If believers do not seek the Holy Spirit for His sake alone, He will seek to comfort, correct, and guide them.
Realize one of the names for the Holy Spirit is “Paraclete” (2) which refers to one that renders aid. It was used during Biblical times in courts of law to describe one who pleads another’s cause before a judge, a counsel for the defense, or an advocate. In the broadest sense, it means a helper, a comforter, or one who aids another.
Then I will ask the Father, and he will give you another Advocate to be with you forever– (John 14:16 NET)
But the Advocate, the Holy Spirit, whom the Father will send in my name, will teach you everything, and will cause you to remember everything I said to you. (John 14:26 NET)
When the Advocate comes, whom I will send you from the Father– the Spirit of truth who goes out from the Father– he will testify about me, (John 15:26 NET)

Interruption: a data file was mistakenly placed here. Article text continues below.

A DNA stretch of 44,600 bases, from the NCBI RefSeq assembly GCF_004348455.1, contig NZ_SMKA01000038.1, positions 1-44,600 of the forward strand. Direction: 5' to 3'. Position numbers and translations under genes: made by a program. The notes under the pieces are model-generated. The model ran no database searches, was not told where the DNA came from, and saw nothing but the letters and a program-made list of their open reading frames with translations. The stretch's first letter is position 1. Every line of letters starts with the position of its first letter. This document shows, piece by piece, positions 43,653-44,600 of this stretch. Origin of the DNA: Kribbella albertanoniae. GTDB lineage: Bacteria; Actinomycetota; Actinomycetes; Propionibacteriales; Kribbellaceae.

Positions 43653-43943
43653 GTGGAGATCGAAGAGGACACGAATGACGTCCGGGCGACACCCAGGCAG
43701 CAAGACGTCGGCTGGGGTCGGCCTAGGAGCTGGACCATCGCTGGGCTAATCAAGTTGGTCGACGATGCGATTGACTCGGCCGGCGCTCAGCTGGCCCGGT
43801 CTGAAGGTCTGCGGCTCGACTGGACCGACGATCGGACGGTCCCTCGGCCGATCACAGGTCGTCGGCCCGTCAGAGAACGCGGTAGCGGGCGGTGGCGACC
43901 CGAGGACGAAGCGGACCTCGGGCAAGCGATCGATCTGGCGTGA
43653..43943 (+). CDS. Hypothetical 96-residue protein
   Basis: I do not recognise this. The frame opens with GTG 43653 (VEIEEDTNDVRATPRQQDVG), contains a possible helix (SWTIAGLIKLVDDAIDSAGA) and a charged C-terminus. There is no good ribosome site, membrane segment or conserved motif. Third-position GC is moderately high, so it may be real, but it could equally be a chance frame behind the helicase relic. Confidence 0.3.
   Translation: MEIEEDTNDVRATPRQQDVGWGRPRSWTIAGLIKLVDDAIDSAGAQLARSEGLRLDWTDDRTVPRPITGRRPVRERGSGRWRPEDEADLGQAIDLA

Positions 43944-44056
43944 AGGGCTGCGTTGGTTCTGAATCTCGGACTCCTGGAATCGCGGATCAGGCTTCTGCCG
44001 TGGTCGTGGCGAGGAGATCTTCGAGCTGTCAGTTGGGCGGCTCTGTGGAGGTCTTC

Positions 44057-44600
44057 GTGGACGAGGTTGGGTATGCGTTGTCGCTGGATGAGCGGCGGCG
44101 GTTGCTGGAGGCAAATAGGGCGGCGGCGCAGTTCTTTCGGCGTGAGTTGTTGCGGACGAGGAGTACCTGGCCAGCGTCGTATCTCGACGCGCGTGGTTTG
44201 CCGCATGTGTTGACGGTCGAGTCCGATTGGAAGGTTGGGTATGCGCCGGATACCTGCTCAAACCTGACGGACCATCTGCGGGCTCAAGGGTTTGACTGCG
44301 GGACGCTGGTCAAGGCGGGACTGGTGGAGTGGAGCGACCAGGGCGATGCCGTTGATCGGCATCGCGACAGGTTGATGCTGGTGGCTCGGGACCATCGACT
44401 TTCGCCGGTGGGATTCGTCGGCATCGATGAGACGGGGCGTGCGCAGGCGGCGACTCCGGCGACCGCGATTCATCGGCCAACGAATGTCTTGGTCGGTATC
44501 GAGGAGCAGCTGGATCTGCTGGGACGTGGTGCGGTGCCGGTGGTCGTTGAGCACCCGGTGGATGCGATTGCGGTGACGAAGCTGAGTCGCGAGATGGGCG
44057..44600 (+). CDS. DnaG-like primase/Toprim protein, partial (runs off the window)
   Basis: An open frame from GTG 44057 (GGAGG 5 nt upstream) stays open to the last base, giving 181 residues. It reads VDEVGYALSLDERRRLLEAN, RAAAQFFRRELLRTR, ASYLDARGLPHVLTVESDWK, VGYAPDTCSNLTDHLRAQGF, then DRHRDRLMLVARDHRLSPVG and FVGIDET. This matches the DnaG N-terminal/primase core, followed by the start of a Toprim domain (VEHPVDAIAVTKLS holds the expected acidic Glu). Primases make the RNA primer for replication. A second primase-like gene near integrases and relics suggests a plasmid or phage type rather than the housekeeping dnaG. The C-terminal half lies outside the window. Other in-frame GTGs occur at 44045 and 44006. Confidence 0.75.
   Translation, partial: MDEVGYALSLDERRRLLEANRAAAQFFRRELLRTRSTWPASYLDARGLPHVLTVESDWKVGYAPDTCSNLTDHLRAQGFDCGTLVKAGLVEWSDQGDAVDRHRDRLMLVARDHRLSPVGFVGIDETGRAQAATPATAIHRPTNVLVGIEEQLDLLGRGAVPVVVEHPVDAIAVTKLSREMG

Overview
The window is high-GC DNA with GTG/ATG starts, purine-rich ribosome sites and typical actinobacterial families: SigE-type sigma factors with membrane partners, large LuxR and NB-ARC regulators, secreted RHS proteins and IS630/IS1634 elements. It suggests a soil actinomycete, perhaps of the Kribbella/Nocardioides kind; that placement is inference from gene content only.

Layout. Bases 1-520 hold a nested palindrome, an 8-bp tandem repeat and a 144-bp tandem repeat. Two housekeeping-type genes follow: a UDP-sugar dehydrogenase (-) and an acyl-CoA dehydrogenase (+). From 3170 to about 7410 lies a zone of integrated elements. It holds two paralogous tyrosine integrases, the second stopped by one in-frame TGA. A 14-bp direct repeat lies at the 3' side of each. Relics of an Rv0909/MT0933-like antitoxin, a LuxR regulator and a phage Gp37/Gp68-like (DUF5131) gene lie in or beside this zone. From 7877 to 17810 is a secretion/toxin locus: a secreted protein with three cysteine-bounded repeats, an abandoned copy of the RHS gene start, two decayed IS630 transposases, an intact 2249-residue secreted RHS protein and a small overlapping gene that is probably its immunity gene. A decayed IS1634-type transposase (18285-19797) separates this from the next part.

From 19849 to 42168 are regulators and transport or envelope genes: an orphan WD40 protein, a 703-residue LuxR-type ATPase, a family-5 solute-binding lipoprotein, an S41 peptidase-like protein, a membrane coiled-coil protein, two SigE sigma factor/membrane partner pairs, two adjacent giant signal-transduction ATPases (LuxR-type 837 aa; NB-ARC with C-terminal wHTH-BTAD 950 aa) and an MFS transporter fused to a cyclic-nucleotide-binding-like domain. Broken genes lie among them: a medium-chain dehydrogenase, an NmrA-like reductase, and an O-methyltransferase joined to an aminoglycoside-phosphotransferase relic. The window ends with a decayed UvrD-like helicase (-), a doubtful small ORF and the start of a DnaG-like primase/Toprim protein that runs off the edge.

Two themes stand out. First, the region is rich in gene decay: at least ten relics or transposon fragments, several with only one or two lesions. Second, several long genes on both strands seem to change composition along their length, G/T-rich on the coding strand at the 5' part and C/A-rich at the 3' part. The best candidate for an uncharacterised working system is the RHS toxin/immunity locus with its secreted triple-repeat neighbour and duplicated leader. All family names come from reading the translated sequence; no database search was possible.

But I tell you the truth, it is to your advantage that I am going away. For if I do not go away, the Advocate will not come to you, but if I go, I will send him to you. (John 16:7 NET)
The Holy Spirit was sent by God the Father, upon Jesus’ request, to aid Christians by ministering to them in their spiritual lives. Furthermore, Jesus is also called a paraclete in that He pleads our cause before God our Father, the judge. This concerns sin in the Christian’s life, praying us back into fellowship with God through our confession and His cleansing blood. (1)
(My little children, I am writing these things to you so that you may not sin.) But if anyone does sin, we have an advocate with the Father, Jesus Christ the righteous One, and he himself is the atoning sacrifice for our sins, and not only for our sins but also for the whole world. (1 John 2:1-2 NET)
So, what did I mean about not seeking the Holy Spirit alone for Him to seek to comfort, correct, and guide Christians? Glad you asked!
The grace of the Lord Jesus Christ and the love of God and the fellowship of the Holy Spirit be with you all. (2 Corinthians 13:13 NET)